English boxwood (Buxus sempervirens ‘Suffruticosa’) is the most popular and widely grown boxwood cultivar in the Mid-Atlantic region. Often referred to as dwarf boxwood, it has been planted extensively in colonial and formal landscapes. English boxwood has lined driveways, been planted as foundation plantings, and been used as a dwarf edging for flower gardens for centuries. English boxwood has an attractive dense, tight growth habit, making it a good choice for a specimen plant, as well as for hedging or topiary. The striking beauty of this plant in its ideal micro-environment has misled gardeners into using the plant in less desirable situations. Many times, this has resulted in plants that have not performed well.
It grows best in part shade. A location protected from harsh winter winds will help prevent winter damage from desiccation which can result in heavily bronzed foliage (“winter burn”) or stiff tight foliage along the tips of the plant.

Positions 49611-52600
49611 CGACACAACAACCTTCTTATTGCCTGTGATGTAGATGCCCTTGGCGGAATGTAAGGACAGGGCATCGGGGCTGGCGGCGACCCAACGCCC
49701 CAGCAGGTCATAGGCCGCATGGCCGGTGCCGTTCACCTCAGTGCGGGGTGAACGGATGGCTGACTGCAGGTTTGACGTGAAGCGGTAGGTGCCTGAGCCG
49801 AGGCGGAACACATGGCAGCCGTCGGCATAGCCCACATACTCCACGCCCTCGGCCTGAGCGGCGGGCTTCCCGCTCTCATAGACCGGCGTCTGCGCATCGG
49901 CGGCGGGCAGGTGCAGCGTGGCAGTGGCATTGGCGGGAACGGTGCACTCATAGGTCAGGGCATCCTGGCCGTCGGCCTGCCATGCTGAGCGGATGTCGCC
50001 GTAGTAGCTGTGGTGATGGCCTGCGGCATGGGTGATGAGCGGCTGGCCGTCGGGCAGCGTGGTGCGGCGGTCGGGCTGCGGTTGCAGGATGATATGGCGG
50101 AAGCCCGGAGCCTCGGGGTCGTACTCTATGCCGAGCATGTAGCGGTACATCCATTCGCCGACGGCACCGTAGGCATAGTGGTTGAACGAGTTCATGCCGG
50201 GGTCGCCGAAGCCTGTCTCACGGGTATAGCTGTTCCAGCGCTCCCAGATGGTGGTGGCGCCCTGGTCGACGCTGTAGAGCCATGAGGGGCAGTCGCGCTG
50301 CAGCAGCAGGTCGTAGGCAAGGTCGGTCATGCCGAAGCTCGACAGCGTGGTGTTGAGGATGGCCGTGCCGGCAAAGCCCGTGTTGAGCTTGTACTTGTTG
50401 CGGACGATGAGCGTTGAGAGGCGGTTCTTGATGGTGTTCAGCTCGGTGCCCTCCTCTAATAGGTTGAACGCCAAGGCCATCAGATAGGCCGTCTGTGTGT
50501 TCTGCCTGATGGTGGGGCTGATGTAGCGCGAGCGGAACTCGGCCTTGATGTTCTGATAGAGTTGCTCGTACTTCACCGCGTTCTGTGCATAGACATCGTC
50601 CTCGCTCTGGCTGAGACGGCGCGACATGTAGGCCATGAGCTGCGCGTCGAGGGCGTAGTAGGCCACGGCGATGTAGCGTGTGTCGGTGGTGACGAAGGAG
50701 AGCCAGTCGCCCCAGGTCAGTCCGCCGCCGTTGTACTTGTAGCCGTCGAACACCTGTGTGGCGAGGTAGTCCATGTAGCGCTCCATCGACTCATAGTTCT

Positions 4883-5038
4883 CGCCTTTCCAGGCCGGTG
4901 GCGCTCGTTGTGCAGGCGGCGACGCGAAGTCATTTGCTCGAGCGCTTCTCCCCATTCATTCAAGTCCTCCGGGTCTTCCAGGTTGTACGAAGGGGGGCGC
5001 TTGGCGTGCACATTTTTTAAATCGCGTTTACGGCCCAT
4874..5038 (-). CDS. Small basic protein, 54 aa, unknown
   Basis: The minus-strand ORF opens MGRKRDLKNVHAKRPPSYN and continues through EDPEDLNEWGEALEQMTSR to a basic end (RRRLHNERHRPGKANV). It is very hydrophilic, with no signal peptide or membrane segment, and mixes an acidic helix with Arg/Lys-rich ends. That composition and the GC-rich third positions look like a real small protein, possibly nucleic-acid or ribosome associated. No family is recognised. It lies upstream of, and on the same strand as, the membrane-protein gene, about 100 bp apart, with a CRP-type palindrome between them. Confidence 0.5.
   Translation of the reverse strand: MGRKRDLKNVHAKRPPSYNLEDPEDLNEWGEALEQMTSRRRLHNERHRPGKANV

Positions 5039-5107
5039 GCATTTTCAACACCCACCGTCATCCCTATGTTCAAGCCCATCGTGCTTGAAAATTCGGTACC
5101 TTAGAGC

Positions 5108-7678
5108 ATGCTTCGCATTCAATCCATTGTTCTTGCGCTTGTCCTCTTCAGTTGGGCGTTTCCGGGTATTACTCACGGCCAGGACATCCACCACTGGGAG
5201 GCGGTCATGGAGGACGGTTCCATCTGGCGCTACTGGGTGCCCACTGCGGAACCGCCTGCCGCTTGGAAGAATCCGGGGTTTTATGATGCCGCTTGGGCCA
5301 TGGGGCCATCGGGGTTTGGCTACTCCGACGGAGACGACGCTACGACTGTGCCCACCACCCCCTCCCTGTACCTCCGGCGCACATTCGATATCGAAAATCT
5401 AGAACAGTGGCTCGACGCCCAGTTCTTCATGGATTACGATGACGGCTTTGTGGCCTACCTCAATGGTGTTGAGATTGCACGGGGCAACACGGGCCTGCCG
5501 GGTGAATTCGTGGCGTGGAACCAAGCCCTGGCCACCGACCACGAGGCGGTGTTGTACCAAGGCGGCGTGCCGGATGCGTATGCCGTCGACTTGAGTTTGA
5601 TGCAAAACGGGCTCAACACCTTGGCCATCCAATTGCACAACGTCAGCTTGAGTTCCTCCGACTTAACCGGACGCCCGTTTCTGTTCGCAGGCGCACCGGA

Plant English boxwood in well-drained soil with lots of organic matter. The best time to plant is fall, followed by early spring. Both times allow the plant to grow enough new roots to handle the stresses of winter and summer. Give them plenty of room, as they can become quite large over time. Dig a wide, shallow hole and do not plant too deep. Do not mulch boxwood.
Boxwood prefers a pH of 6.5 to 7.2, so you may need to add lime in late winter. We recommend having a soil test to determine the correct pH adjustment. Apply slow release fertilizers, such as cottonseed meal or Planttone, in spring. Prune by hand to shape in late winter or early spring—do not use mechanical pruners.